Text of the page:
The correlation between length of programme and effect size was 0.19, with longer intervention periods showing greater effect sizes. Structured interventions showed greater effect sizes than unstructured interventions.
There are effective methods for weight loss in children, but there was not enough data to support one intervention as being more effective than any other.
The review stated a clear question and inclusion criteria. Several sources were searched but it was not clear whether any attempts were made to minimise language bias. Study validity was assessed using an aggregated quality scoring system, although details of the individual components were lacking. Details of the study designs were also lacking and this means it was not possible to adequately assess the strength of the evidence presented. The reviewers took measures to reduce errors and bias when selecting the studies but the methods used for other stages of the review were not described. The methods used to combine effect sizes were not reported, so it is not possible to assess the appropriateness of the methods used. The authors' conclusions appear to reflect the evidence presented, but incomplete reporting of review methods and inadequate reporting of the validity assessment means that the reliability of the conclusions is unclear.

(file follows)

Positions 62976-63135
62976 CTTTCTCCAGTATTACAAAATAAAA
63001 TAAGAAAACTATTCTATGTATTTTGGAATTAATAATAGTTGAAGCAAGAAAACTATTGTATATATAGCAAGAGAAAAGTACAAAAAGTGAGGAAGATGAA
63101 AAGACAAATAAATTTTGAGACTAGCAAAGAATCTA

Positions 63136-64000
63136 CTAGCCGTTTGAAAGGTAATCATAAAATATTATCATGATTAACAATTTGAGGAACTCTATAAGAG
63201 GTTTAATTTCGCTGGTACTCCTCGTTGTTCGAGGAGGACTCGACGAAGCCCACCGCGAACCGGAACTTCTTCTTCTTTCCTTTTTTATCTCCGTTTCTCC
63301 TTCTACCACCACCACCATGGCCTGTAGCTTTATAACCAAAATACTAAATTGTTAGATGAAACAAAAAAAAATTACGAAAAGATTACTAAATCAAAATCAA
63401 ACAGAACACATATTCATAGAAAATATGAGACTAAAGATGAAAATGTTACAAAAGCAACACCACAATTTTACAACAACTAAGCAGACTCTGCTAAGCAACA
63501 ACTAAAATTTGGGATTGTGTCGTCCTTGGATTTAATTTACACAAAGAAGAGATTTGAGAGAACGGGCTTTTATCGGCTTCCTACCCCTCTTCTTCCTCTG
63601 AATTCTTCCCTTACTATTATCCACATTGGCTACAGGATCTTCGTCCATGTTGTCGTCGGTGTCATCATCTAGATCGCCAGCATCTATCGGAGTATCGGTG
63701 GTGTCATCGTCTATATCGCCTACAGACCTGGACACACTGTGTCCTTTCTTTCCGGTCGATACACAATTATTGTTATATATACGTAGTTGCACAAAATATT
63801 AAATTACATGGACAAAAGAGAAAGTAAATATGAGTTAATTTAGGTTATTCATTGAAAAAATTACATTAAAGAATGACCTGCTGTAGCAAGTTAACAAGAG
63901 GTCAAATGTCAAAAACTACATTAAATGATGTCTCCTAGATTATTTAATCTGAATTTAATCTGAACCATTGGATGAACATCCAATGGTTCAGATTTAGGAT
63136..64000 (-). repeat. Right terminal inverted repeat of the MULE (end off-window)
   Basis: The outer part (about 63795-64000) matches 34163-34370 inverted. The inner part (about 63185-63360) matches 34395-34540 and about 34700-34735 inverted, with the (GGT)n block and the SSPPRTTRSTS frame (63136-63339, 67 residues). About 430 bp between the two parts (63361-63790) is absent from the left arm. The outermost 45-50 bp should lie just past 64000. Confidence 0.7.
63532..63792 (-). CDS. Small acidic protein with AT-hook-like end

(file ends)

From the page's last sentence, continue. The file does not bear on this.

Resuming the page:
Implications of the review for practice and research
Practice: The authors stated that adequate resources for overweight/obesity prevention, intervention, and maintenance programmes must be considered if the overall health of children is to be improved.